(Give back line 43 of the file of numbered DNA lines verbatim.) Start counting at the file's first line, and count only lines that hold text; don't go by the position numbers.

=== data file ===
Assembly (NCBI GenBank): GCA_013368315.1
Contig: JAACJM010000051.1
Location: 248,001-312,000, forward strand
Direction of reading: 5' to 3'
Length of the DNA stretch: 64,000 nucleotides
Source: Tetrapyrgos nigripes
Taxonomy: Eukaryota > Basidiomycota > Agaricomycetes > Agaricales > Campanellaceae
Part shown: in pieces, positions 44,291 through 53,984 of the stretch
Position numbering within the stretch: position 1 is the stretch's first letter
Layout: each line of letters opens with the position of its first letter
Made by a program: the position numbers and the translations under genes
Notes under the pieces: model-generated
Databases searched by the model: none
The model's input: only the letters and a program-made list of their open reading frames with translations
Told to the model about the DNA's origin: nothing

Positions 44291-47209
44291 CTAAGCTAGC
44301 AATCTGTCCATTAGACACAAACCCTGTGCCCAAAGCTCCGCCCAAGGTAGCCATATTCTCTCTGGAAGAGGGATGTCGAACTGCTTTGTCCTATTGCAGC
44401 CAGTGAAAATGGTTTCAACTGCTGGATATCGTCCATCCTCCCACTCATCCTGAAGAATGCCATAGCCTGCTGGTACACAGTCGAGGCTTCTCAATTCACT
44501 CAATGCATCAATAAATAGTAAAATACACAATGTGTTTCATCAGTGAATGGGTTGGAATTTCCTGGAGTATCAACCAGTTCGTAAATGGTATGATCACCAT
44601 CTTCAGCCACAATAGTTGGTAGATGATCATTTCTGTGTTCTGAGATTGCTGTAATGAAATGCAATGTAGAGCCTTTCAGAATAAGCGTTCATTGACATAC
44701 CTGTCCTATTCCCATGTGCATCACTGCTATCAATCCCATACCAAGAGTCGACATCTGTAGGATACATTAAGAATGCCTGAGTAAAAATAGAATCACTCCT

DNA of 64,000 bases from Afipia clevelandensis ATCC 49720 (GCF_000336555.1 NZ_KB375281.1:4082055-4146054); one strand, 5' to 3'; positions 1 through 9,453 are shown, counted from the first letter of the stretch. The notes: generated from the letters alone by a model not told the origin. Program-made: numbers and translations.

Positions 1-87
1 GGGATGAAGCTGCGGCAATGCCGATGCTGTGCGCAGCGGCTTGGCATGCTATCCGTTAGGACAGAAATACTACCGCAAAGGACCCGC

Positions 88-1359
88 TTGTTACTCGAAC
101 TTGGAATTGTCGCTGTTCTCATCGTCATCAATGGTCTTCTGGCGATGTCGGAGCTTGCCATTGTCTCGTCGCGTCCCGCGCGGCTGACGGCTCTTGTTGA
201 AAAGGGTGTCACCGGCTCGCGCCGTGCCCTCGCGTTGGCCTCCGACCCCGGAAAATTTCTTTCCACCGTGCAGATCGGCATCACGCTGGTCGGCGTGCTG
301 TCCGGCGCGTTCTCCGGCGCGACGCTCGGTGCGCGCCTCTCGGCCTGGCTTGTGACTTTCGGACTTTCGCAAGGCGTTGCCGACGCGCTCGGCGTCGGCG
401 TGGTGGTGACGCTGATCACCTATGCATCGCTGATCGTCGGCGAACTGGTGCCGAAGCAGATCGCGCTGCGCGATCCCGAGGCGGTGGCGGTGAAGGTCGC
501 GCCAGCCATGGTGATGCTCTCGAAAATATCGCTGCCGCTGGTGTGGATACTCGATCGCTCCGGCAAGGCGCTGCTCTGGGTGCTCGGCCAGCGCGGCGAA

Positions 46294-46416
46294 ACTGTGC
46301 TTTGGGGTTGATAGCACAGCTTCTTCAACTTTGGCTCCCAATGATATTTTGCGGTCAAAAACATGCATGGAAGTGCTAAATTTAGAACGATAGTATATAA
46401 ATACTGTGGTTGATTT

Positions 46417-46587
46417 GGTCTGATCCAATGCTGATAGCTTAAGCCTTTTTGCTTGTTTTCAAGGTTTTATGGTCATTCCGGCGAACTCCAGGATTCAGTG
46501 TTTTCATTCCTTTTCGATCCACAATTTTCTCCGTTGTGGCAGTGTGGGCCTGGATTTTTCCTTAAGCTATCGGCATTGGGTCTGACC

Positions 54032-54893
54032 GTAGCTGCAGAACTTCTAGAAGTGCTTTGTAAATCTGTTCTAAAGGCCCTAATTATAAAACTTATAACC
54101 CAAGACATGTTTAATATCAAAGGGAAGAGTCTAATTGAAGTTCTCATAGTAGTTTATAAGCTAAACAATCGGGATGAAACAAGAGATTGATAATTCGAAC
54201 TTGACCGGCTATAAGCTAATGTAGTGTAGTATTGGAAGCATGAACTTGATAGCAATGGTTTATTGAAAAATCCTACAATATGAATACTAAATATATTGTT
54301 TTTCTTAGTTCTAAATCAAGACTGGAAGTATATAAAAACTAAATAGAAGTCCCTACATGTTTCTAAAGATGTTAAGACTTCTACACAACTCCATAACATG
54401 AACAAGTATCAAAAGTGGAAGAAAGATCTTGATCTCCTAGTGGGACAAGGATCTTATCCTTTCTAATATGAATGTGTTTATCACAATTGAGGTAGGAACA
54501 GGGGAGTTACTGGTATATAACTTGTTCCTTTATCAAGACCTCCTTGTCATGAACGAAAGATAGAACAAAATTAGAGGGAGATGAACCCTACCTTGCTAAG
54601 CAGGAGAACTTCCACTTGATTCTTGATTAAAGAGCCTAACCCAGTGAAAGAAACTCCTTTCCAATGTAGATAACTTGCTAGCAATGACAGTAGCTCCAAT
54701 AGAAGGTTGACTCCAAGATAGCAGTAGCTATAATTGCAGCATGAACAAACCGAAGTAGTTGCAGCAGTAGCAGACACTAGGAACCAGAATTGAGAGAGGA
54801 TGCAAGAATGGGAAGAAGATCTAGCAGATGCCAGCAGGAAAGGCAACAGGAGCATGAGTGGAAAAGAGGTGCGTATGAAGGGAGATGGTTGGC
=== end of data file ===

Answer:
54201 TTGACCGGCTATAAGCTAATGTAGTGTAGTATTGGAAGCATGAACTTGATAGCAATGGTTTATTGAAAAATCCTACAATATGAATACTAAATATATTGTT